Sunday, 14 May 2017

We don’t need to save in order to fund investment?

Michael Kumhof and Zoltán Jakab wrote an article, published by the IMF, a year or so ago entitled “The Truth about Banks”.  The article included the following paragraph, which leaves room for improvement.

“Many policy prescriptions aim to encourage physical investment by promoting saving, which is believed to finance investment. The problem with this idea is that saving does not finance investment, financing and money creation do. Bank financing of investment projects does not require prior saving, but the creation of new purchasing power so that investors can buy new plants and equipment. Once purchases have been made and sellers (or those farther down the chain of transactions) deposit the money, they become savers in the national accounts statistics, but this saving is an accounting consequence—not an economic cause—of lending and investment. To argue otherwise is to confuse the respective macroeconomic roles of real resources (saving) and debt-based money (financing). Again, this point is not new; it goes back at least to Keynes (Keynes, 2012). But it seems to have been forgotten by many economists, and as a result is overlooked in many policy debates.”

The truth is actually as follows.

If extra spending is to take place, assuming the economy is already at capacity, then some reduction in spending must take place to balance that increase, else demand and inflation will become excessive. One possible form of “reduction in spending” is extra saving. Thus, contrary to the suggestion in the above IMF article, saving can fund investment.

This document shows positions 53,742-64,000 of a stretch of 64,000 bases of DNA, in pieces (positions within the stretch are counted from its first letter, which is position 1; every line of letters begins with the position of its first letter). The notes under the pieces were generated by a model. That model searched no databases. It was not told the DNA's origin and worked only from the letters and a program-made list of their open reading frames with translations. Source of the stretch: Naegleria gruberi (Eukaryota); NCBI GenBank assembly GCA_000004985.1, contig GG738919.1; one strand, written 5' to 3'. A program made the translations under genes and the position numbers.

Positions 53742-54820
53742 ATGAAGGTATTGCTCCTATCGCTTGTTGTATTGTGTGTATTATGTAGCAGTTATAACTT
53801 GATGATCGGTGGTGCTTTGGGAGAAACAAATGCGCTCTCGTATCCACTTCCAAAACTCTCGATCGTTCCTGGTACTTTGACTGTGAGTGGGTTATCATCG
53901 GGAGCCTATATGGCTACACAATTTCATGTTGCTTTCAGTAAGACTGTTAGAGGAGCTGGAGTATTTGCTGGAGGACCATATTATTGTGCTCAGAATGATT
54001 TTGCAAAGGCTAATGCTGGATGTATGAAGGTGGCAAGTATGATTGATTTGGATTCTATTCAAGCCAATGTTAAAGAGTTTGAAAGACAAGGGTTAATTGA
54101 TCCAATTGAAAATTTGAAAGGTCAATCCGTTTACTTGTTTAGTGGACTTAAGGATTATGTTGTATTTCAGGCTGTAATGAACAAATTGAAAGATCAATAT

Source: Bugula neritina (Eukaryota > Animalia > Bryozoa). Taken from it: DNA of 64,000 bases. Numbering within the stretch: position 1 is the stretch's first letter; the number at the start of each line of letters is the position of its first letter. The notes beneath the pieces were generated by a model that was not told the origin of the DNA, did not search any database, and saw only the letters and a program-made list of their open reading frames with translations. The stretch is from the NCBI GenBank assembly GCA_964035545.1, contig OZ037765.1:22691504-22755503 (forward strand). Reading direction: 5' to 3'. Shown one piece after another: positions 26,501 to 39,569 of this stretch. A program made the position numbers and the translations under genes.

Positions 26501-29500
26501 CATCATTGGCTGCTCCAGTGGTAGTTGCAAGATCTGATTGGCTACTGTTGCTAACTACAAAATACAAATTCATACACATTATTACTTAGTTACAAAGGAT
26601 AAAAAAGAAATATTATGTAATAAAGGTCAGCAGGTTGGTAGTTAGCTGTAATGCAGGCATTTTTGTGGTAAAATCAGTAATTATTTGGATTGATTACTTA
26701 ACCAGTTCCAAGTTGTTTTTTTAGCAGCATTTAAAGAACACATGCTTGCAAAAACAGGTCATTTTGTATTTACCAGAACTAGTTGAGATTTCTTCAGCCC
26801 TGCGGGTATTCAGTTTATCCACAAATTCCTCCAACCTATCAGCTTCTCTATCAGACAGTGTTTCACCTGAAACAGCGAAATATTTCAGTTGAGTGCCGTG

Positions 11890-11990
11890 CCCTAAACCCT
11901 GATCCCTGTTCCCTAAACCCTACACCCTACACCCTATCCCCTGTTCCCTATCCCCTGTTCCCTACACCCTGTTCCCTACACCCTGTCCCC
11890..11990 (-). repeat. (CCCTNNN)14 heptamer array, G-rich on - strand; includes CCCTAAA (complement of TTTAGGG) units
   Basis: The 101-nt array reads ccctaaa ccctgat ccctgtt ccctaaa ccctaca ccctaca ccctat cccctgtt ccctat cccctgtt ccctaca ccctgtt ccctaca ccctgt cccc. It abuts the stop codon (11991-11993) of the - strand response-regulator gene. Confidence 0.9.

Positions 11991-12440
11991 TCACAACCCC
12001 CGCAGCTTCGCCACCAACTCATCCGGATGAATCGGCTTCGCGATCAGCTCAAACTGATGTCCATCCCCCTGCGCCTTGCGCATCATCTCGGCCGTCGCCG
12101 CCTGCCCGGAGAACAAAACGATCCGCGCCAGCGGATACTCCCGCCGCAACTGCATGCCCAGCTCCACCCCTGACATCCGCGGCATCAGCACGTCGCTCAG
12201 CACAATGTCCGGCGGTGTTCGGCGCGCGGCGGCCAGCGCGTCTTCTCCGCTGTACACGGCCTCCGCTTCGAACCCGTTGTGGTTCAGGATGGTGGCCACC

However there is no absolute need for the saving to precede the investment spending – by one day, or month or any other relatively short period of time. For example if the entity doing the investment just goes ahead with it, after borrowing money from a bank, and subsequently, a reduction in aggregate spending is brought about somehow or other, e.g. via an increase in interest rates, or increased VAT, that would do equally well.

To summarise, extra spending in the form of extra investment requires reduced spending, i.e. extra saving in some other part of the economy. But whether the extra saving takes place just before or just after the investment spending does not matter.

1 comment:

  1. Jakab and Kumhof wrote that investment does not require PRIOR savings and did not state that savings cannot accommodate and change afterwards. In contrast, they argued that savings will increase afterwards. In Jakab-Kumhof (2015) Bank of England WP, they have built DSGE models, where after a shock you mention, savings, inflation, interest rates etc. adjust as you described. So I do not see any contradiction between Jakab-Kumhof and your reasoning. Both you and Jakab-Kumhof argue that there is no need for prior savings.


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